Action on Hearing Loss Logo
    Total results:
      Total results:

      What is tinnitus?

      Tinnitus is the term for hearing sounds in one ear, both ears or in your head that don’t have any external source. The sounds come from inside your body, rather than outside.

      Find out what tinnitus sounds like

      What causes tinnitus?

      The exact cause of tinnitus isn’t fully understood yet and research is ongoing.

      It’s usually a symptom of a problem within the hearing system and can be linked to many things, including age-related hearing loss and exposure to loud noise.

      Find out more about what tinnitus can be linked to.

      How common is tinnitus?

      Tinnitus is common. It affects 10% of adults in the UK. That’s around 6 million people.

      Who gets tinnitus?

      Tinnitus affects people of all ages, including young children, but it’s more common in people aged over 60.

      How does tinnitus affect people?

      Tinnitus affects people in different ways. Most people with tinnitus aren’t troubled by it or may only find it mildly annoying – they may only notice it occasionally, or their tinnitus may come and go.

      But for around 600,000 people in the UK, tinnitus has a serious impact on their quality of life. They find it hard to concentrate and sleep, which leads to stress, anxiety and, sometimes, depression.

      How loud tinnitus is, or what it sounds like, doesn’t seem to make a difference to whether it troubles people or not.

      Find out about other people’s experiences of living with tinnitus.

      Can tinnitus be cured?

      There is no cure for tinnitus yet, and research continues. Of course, if there’s an underlying cause of tinnitus that can be easily treated, such as an ear-wax blockage or an ear infection, treating this may get rid of the tinnitus.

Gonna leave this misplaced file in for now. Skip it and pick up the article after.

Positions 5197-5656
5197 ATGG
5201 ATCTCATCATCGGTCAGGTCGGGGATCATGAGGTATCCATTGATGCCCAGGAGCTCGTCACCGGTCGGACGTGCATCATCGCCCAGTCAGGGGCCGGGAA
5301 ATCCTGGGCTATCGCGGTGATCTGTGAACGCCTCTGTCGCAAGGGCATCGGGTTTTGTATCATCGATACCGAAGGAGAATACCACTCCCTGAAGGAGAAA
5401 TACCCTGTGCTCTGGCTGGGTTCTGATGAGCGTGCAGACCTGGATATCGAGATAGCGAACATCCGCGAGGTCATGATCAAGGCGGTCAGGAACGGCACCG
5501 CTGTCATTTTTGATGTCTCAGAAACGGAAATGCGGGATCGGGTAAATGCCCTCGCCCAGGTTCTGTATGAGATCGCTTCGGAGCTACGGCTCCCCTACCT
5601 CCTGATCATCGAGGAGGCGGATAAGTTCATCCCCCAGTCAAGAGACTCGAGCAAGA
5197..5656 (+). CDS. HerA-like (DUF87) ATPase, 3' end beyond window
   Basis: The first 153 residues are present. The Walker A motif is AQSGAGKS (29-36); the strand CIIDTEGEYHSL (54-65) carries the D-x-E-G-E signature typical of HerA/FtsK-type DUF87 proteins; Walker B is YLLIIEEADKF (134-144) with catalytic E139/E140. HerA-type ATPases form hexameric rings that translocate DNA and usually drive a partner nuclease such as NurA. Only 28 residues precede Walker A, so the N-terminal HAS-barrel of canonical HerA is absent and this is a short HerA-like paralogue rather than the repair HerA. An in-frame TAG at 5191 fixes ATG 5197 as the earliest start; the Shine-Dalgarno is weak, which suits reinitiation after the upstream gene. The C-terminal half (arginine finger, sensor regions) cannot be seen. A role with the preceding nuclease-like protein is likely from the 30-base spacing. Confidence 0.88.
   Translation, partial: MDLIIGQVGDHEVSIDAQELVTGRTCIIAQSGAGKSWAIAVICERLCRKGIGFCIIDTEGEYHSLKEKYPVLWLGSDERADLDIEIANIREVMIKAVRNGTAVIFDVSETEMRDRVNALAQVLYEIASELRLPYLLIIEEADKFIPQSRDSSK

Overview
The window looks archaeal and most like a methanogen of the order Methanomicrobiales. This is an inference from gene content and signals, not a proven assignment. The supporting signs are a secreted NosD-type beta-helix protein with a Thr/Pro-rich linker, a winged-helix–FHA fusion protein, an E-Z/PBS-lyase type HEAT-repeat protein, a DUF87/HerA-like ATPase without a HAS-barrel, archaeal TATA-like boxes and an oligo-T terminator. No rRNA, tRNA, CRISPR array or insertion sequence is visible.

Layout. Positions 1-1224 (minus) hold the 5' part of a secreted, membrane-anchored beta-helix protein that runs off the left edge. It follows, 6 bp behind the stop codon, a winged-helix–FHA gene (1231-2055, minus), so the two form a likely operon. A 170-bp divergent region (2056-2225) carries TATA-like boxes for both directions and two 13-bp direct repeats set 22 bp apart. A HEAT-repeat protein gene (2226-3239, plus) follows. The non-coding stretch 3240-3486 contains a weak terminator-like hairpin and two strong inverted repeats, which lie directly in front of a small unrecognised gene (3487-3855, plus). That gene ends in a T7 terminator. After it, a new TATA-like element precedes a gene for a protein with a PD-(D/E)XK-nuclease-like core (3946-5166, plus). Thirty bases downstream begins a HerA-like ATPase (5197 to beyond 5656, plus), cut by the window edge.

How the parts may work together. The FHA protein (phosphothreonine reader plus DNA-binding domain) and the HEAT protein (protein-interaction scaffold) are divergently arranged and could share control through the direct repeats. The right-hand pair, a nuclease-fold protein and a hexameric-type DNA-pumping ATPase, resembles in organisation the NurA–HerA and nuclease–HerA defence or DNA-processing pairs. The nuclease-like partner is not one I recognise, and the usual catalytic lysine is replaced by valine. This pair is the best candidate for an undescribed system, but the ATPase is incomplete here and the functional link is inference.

Most people find that their tinnitus slowly gets better over time. This is because the brain gradually learns to ‘filter out’ tinnitus and not pay attention to it. This process is called habituation, and it’s the main goal of tinnitus therapies.

      What can help with tinnitus?

      Always see your GP if you have tinnitus. They can check to see if it is related to anything that can be treated and, if not, refer you to a specialist for support.

      The support offered to you will depend on the nature of your tinnitus and how it affects you. You may be offered therapies such as sound therapy and counselling if your tinnitus is troublesome. You may need to be referred to a specialist tinnitus centre for these therapies if they’re not available in your audiology department.

      There are also self-help techniques that can help you to manage tinnitus, such as learning how to relax, and using calming sounds to help you sleep.

      Find out more about managing tinnitus.

      What’s the link between tinnitus and sensitivity to sound?

      Some people who are sensitive to sound also have tinnitus, but having one problem doesn’t necessarily mean you’ll develop the other. The two can occur completely independently.

      There are two main types of sensitivity to sound:

      • Hyperacusis – when you find sound in general or certain sounds uncomfortable or painfully loud.
      • Misophonia or sound annoyance – when you find some sounds extremely irritating, even though you may not be particularly sensitive to sounds in general. The term phonophobia is used if you fear loud sounds.

      Find out more about sensitivity to sound.

      What tinnitus research is Action on Hearing Loss funding?

      The research we fund is focused on improving our understanding of what happens in the body to cause tinnitus, so this knowledge can be used to develop and test treatments.

      Find out more about our research projects.

      Tinnitus Helpline


      0808 808 9000